I need to read first byte of file I specified, then second byte,third and so on. How could I do it on BASH? P.S I need to get HEX of this bytes


New post on september 2016!

As this is very specific, this add will be presented at very bottom of this.

Upgrade for adding specific bash version (with bashisms)

With new version of printf built-in, you could do a lot without having to fork ($(...)) making so your script a lot faster.

First let see (by using seq and sed) how to parse hd output:

echo ;sed <(seq -f %02g 0 $[COLUMNS-1]) -ne '
    ${x;s/\n//g;p}';hd < <(echo Hello good world!)
0         1         2         3         4         5         6         7
00000000  48 65 6c 6c 6f 20 67 6f  6f 64 20 77 6f 72 6c 64  |Hello good world|
00000010  21 0a                                             |!.|

Were hexadecimal part begin at col 10 and end at col 56, spaced by 3 chars and having one extra space at col 34.

So parsing this could by done by:

while read line ;do
    for x in ${line:10:48};do
        printf -v x \\%o 0x$x
        printf $x
  done < <( ls -l --color | hd )

Old original post

Edit 2 for Hexadecimal, you could use hd

echo Hello world | hd
00000000  48 65 6c 6c 6f 20 77 6f  72 6c 64 0a              |Hello world.|

or od

echo Hello world | od -t x1 -t c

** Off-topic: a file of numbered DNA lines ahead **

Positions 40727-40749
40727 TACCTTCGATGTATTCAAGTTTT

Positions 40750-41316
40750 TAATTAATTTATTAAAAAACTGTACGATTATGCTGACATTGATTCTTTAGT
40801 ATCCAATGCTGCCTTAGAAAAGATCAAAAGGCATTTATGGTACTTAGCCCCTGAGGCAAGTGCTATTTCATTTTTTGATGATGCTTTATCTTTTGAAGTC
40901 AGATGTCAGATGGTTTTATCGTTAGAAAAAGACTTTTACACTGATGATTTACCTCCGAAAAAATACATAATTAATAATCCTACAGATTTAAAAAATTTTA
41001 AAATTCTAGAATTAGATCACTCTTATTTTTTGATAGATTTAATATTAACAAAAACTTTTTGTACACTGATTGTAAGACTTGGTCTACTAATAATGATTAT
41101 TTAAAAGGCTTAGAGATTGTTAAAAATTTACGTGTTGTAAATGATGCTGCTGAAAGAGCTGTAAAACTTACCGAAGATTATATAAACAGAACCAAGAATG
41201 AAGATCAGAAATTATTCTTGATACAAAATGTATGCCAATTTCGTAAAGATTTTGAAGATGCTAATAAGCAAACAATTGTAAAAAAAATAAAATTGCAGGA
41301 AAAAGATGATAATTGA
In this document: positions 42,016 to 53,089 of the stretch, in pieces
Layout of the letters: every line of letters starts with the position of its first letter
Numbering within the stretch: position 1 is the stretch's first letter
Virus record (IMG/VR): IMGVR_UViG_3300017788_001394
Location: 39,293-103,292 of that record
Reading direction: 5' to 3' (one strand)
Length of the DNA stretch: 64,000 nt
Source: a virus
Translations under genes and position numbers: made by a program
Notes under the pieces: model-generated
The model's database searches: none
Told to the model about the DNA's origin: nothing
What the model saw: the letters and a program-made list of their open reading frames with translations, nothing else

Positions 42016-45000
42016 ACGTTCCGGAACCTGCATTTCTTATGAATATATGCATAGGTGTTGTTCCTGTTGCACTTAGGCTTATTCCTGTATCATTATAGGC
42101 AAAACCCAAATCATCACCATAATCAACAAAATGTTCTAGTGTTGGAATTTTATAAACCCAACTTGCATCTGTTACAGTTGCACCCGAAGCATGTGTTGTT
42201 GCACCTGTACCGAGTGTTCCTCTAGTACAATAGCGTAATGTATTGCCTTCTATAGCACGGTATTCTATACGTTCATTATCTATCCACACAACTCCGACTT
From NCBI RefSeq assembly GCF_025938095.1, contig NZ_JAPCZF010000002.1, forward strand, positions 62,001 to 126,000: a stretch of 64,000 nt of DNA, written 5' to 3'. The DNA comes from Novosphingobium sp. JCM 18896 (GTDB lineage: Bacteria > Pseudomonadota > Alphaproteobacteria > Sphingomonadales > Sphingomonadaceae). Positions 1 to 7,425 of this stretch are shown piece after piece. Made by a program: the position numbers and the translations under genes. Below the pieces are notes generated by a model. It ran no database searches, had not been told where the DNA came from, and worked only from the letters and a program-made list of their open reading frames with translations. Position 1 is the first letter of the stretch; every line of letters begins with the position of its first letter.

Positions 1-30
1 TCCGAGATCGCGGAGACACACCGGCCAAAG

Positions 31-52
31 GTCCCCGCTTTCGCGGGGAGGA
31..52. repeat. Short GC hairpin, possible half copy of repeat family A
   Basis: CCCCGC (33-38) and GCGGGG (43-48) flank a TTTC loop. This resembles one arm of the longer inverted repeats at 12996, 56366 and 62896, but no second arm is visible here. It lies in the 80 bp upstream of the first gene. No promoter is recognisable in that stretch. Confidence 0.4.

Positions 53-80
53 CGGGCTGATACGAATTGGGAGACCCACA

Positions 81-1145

0000000  48  65  6c  6c  6f  20  77  6f  72  6c  64  0a
          H   e   l   l   o       w   o   r   l   d  \n


while IFS= read -r -n1 car;do [ "$car" ] && echo -n "$car" || echo ; done

try them:

while IFS= read -rn1 c;do [ "$c" ]&&echo -n "$c"||echo;done < <(ls -l --color)


while IFS= read -rn1 car  # unset InputFieldSeparator so read every chars
    do [ "$car" ] &&      # Test if there is ``something''?
        echo -n "$car" || # then echo them
        echo              # Else, there is an end-of-line, so print one

Edit; Question was edited: need hex values!?

od -An -t x1 | while read line;do for char in $line;do echo $char;done ;done


od -An -t x1 < <(ls -l --color ) |        # Translate binary to 1 byte hex 
    while read line;do                    # Read line of HEX pairs
        for char in $line;do              # For each pair
            printf "\x$char"              # Print translate HEX to binary

Demo 2: We have both hex and binary

od -An -t x1 < <(ls -l --color ) |        # Translate binary to 1 byte hex 
    while read line;do                    # Read line of HEX pairs
        for char in $line;do              # For each pair
            bin="$(printf "\x$char")"     # translate HEX to binary
            dec=$(printf "%d" 0x$char)    # translate to decimal
            [ $dec -lt 32  ] ||           # if caracter not printable
            ( [ $dec -gt 128 ] &&         # change bin to a single dot.
              [ $dec -lt 160 ] ) && bin="."
            echo -n $char \               # Print HEX value and a space
            ((i++))                       # count printed values
            if [ $i -gt 15 ] ;then
                echo "  -  $str"

New post on september 2016:

This could be usefull on very specific cases, ( I've used them to manualy copy GPT partitions between two disk, at low level, without having /usr mounted...)

Yes, bash could read binary!